McKenzie, Frank Tashlin and Gordon Douglas may have been among the gag writers.
- property department - Charles Oelze, Don
Sandstrom, Thomas Benton Roberts and Bob Saunders were probably involved in this capacity.
- titles - Louis McManus probably designed the main titles.
- animal training - Tony Campanaro may have been
among the animal trainers.
- George "Spanky" McFarland as "Spanky" aka "Spank"
- Featured role. He and Scotty are giving plenty of funny dialogue throughout the film, as they serve as
- Scotty Beckett as "Scotty" aka "Scott"
- Featured role. He accompanies Spanky throughout the film, and has his fair share of
- Wally Albright as "Wallace"
- Featured role. He's the rich kid who's pampered by his mother, but would rather drive down some
- Matthew "Stymie" Beard
- Supporting role. The nickname wasn't used in this film. He's the only one who seems to have any
influence over the mule.
- Tommy Bond as "Tommy"
- Supporting role. He has a few lines of dialogue, but is mostly an ensemble player.
- Willie Mae Taylor as "Buckwheat"
- Supporting role. She's given little of anything specific to do, but is present through most of the
- Philbrook Lyons
- Supporting role. He's purely an ensemble player in this film, which was his last.
- mule 111 as "Algebra"
- Featured role. Credited as Dinah the Mule by Maltin & Bann. She'll move only when somebody
sneezes, and stop only when a bell is rung.
- Bit part. The MGM lion appears at the opening of the film.
- Don Barclay as "Barclay," the chauffeur
- Lead role. He's basically the star of the film, and sneezes at all the wrong times.
- Julia Griffith as "Cynthia," the household servant
- Supporting role. She tries to remove the mule from the house. The 1977 edition of Maltin & Bann's
book, and Maltin's earlier The Great Movie Shorts, credit the part to Natalie Moorhead.
- Charles McAvoy as the cop
- Small part. He helps Barclay put the mule in the car.
- William Wagner as the realtor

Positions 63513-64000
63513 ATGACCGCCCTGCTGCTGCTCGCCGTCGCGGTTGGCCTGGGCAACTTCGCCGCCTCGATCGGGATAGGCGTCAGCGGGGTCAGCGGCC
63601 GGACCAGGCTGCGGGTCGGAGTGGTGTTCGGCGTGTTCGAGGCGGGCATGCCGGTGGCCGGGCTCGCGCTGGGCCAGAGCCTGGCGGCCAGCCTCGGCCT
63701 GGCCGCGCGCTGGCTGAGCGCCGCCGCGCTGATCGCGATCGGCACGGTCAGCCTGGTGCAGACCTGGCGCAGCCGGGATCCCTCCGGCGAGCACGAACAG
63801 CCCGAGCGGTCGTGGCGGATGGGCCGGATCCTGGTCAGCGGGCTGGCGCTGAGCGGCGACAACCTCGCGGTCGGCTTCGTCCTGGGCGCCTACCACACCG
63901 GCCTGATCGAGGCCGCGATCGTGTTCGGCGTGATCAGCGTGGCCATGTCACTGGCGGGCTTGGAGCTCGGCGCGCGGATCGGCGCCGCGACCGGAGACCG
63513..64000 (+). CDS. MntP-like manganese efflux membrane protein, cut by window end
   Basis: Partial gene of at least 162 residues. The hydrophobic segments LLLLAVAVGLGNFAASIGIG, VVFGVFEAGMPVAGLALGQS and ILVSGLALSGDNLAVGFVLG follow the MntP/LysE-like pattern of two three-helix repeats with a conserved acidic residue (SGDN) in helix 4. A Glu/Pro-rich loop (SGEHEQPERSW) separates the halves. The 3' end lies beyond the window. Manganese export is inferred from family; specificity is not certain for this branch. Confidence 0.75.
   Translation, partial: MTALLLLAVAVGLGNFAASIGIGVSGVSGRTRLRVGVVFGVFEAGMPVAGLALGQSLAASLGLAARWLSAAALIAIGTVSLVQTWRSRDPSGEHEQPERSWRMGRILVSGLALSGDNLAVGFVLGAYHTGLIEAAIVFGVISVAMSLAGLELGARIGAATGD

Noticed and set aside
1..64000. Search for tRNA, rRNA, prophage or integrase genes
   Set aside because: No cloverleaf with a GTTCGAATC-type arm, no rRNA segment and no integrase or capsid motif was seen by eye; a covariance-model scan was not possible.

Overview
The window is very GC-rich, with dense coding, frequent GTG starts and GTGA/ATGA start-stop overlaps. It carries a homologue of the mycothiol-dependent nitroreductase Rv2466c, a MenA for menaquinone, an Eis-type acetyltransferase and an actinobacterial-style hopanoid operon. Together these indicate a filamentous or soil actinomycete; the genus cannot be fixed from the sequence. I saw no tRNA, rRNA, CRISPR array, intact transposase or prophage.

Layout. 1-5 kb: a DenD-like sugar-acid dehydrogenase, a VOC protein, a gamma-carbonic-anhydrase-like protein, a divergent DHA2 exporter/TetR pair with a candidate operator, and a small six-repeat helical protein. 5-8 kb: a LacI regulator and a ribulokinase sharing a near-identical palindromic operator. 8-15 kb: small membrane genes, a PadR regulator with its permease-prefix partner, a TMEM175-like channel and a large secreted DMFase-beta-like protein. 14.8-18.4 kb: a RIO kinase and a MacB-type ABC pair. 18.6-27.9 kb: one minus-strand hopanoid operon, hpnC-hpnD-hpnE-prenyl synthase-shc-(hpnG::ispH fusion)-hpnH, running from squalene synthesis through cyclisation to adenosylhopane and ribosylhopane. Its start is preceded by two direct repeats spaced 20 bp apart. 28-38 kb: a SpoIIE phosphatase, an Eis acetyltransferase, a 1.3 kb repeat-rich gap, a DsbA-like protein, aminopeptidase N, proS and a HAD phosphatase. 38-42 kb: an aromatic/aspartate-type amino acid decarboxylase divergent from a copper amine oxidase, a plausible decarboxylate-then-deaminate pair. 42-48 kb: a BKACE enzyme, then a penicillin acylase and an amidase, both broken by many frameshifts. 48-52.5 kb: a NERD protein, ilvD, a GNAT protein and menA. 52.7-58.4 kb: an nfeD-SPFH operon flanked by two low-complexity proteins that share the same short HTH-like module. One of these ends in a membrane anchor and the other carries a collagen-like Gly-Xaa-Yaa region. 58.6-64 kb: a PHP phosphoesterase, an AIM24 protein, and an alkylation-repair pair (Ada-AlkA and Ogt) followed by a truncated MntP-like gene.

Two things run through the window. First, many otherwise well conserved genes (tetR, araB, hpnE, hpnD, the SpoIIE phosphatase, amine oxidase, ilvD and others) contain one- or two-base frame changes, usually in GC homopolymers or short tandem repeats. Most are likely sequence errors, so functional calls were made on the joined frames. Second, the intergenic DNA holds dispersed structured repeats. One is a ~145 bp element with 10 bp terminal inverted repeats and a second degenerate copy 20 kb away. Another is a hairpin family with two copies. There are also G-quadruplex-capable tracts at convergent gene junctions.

- Small part. He chases the kids out of the vacant lot.
- Bess Flowers as the maid
- Bit part. She appears briefly with Griffith when they first see the mule and the kids on the
- Pete Gordon as the bike rider
- Bit part. He rides his bike into a mailbox.
- Mickey Daniels as the voice-over for the mule
- Bit part. His distinctive laugh is used twice for the mule.
- other adults
- Supporting roles, small part, bit parts and extras.
(1.) The woman who plays Wallace's mother, seen pampering her son at the start of the film, and returning
towards the end.
(2.) "Julius," the butler, who is unsuccessful at gaining control over the mule.
(3.) The doorman who lets Wally's mother into the department store.
(4.) The cab driver who drops Wally's mother off at the house.
(5.) Various pedestrians shown in the street scenes.
- "Good Old Days" by Leroy Shield
- Copyrighted Jan. 10, 1931.
(A14.) This is played over the opening titles and as we're introduced to Wally and his mother and Barclay. A
small portion is repeated at the final scene at the fountain and during the end title.
- Bagley Avenue, Palms district, Los Angeles
- In the longshot in which the car pulls into the alley, it's leaving Bagley Avenue just north of
Venice Boulevard in Palms. The alley stretches between Bagley Avenue and Cardiff Avenue. Also shown in this shot is a
portion of the west side of Main Street in Culver City, with the top of the Culver Hotel rising
Reel one ends with the line "Well, give him time."
©June 22, 2005, by Robert Demoss.
2005 updates: 7/4, 7/9, 8/27, 8/30, 12/19.
2006 updates: 1/8, 2/11, 5/16, 10/25, 11/2.
2007 updates: 4/1, 6/15, 10/22.
2008 updates: 4/26, 7/24, 9/22, 11/6.
2009 updates: 6/2, 6/9.
Thanks to Rob Stone, Joe Moore, Elliot Unkefer and Paul Mular for assistance on this page.